Don't let paper hoarding happen to you
What paperwork do I need to keep, and for how long?
Do you have bank statements from banks that no longer exist? Receipts from a trip to Acapulco that definitely wasn’t business related? And stacks of product manuals that include your first toaster oven? It’s great that you’re so dedicated to holding onto important papers. But it also might be time to let go of some of it.
It’s hard to know how long to keep documents related to your finances. Maybe you have a year’s worth of receipts in a shoebox. But if you’re not careful, 1 shoebox turns into 2—then 3 and 4. Next, excessive paper takes over your home office, your guest room and it’s only a matter of time before it takes over the master bedroom. Don’t let “paper hoarding” happen to you.
Some records are forever
First, some good news: Some of the things you’ve been holding onto since the first Bush administration do, in fact, need to be kept indefinitely. In general, you want to keep physical copies of anything related to state or federal matters, including certifications, licenses, deeds, marriage licenses, divorce certificates, birth certificates, death certificates, wills, adoption papers or records of paid mortgages.1 Why keep these forever? Because if you ever need to replace them, you will have to jump through bureaucratic hoops, wasting a little money and a lot of precious time.
The 7-year ditch
If you’re unsure how long to keep paperwork, you likely have a box full of tax returns from the glory days of NBC’s “Must See” Thursday nights. But does anyone really know how long to save tax returns? Here it is, straight from the IRS: The agency says you should keep records for 3 years from the date you filed or the due date of your return (whichever is later). Why 3 years? After that, the statute of limitations for an IRS audit expires, meaning they won’t audit you unless you failed to claim a source of income or are suspected of intentionally filing a false return.
However, most experts agree you should save tax returns up to 7 years. You should also hold onto important supporting documents for 7 years, including 1099s, W-2s and other documents that prove your income and expenses. When you’re ready to toss your tax documents for good, it’s a good idea to shred anything with personal or financial information.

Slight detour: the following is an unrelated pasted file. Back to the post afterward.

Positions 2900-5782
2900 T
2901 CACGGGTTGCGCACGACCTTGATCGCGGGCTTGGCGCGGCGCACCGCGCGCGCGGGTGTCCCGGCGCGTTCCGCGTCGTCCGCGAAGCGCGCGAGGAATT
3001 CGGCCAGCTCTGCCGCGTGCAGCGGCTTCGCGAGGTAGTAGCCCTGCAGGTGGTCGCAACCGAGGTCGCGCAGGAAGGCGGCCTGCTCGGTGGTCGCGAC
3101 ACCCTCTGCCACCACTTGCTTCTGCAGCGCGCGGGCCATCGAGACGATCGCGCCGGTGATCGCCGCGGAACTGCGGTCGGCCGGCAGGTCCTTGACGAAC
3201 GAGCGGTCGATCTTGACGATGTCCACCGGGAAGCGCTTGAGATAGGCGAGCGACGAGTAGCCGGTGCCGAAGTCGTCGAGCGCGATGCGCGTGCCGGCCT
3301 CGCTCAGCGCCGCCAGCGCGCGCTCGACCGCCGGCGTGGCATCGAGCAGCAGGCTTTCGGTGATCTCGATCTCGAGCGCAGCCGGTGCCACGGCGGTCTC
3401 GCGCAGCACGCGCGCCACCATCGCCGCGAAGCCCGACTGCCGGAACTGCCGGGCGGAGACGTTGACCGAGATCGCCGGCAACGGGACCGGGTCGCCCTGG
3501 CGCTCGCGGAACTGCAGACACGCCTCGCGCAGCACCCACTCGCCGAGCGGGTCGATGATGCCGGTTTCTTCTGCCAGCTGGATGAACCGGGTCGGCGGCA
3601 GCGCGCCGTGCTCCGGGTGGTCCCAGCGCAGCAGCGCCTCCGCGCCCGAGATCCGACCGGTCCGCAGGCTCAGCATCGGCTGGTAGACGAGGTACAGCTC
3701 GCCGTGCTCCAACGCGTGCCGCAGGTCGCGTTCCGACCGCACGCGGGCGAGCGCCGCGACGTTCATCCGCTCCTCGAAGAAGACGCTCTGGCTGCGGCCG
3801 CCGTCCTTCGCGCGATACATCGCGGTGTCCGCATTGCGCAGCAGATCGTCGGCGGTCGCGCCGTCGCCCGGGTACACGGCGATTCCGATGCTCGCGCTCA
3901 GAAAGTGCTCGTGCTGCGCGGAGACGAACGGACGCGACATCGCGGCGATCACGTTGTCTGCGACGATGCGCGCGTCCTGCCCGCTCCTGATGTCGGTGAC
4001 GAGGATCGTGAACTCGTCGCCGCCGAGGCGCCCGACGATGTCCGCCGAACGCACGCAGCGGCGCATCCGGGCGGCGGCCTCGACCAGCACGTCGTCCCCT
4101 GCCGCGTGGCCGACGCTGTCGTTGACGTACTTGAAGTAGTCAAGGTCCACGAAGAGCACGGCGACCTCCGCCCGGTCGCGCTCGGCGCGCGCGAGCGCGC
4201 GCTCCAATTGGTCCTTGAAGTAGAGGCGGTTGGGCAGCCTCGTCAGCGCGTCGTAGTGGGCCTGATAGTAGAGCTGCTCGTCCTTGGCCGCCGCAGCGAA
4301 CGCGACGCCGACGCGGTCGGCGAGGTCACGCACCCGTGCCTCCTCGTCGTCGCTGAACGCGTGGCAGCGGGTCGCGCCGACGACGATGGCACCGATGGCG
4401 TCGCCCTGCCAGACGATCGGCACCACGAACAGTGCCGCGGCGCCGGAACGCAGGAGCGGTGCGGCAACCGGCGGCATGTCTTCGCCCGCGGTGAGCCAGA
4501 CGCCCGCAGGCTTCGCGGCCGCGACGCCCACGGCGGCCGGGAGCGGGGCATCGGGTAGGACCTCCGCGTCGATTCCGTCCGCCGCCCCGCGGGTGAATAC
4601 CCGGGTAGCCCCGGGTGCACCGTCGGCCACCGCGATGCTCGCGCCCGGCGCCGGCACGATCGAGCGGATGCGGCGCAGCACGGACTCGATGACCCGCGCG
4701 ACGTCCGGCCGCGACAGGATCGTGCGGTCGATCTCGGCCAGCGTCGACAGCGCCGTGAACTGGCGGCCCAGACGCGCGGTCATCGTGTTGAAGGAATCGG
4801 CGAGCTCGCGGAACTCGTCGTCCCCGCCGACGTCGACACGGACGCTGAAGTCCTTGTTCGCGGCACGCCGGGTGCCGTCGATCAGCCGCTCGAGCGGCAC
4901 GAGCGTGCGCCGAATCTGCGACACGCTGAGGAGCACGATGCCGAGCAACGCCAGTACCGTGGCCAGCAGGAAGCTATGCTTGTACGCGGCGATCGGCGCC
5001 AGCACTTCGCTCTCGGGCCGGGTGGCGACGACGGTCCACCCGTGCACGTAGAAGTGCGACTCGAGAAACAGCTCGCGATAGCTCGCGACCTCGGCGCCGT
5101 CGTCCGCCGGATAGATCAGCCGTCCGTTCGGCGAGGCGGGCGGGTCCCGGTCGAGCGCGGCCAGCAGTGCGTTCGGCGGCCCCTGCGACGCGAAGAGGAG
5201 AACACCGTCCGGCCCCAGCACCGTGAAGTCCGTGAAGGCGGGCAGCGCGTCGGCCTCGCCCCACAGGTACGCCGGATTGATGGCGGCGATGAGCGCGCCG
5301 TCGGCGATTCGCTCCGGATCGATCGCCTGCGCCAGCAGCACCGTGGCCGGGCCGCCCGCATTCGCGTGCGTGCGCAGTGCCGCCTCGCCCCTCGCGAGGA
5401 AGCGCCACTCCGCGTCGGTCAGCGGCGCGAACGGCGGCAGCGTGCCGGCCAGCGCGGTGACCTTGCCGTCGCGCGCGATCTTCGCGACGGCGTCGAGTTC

It’s time to let go
Month after month, pay stubs and bank statements arrive in your mailbox, raising that nagging question: “What paperwork do I need to keep?” Although you may be tempted to keep them longer, you only need these for a year.2 (Again, keep annual statements related to taxes, like 1099 forms, for 7 years.) Apply the same standard if you use a brokerage firm.
Save trees and attic space
If you tend to fall behind on managing paper statements, consider going paperless instead. Most financial companies have the option for online delivery in the preferences section of their website, and you can download and save PDF statements to your hard drive or online storage. Not only will it save you space in your file cabinet, the files will be searchable, making it easier to find an old statement or tax form when you need to. This can be especially useful to study your checking and savings accounts for spending trends and other budgeting exercises.
Even if you’re not ready to go entirely paperless, but are ready to learn how to organize important papers more efficiently, you can still save space by converting those paper files to digital ones. For small documents, consider an app-based scanner like Scanbot. For larger documents like tax returns, find a local printing center, like FedEx Office, which should be able to handle a larger scan. Store the files on your computer, an external hard-drive, a cloud-storage service like Google Drive or even all 3.
The digital revolution has a lot of perks. One of the biggest is the ability to toss paper with impunity, knowing that you can digitally retrieve much of what you dispose of. With a little planning for what papers to keep and what to throw away, you can start cleaning out those overflowing file cabinets and relish in your newfound space.
This site is for educational purposes. The material provided on this site is not intended to provide legal, investment, or financial advice or to indicate the availability or suitability of any Capital One product or service to your unique circumstances. For specific advice about your unique circumstances, you may wish to consult a qualified professional.
How long should I keep records? (2017, November 28). Retrieved April 4, 2018, from: https://www.irs.gov/businesses/small-businesses-self-employed/how-long-should-i-keep-records
Miller, J. T. (2017, December 07). Financial Paperwork: What to Keep, What to Toss. Retrieved April 4, 2018, from: https://www.huffingtonpost.com/jim-t-miller/financial-paperwork-what_b_9131026.html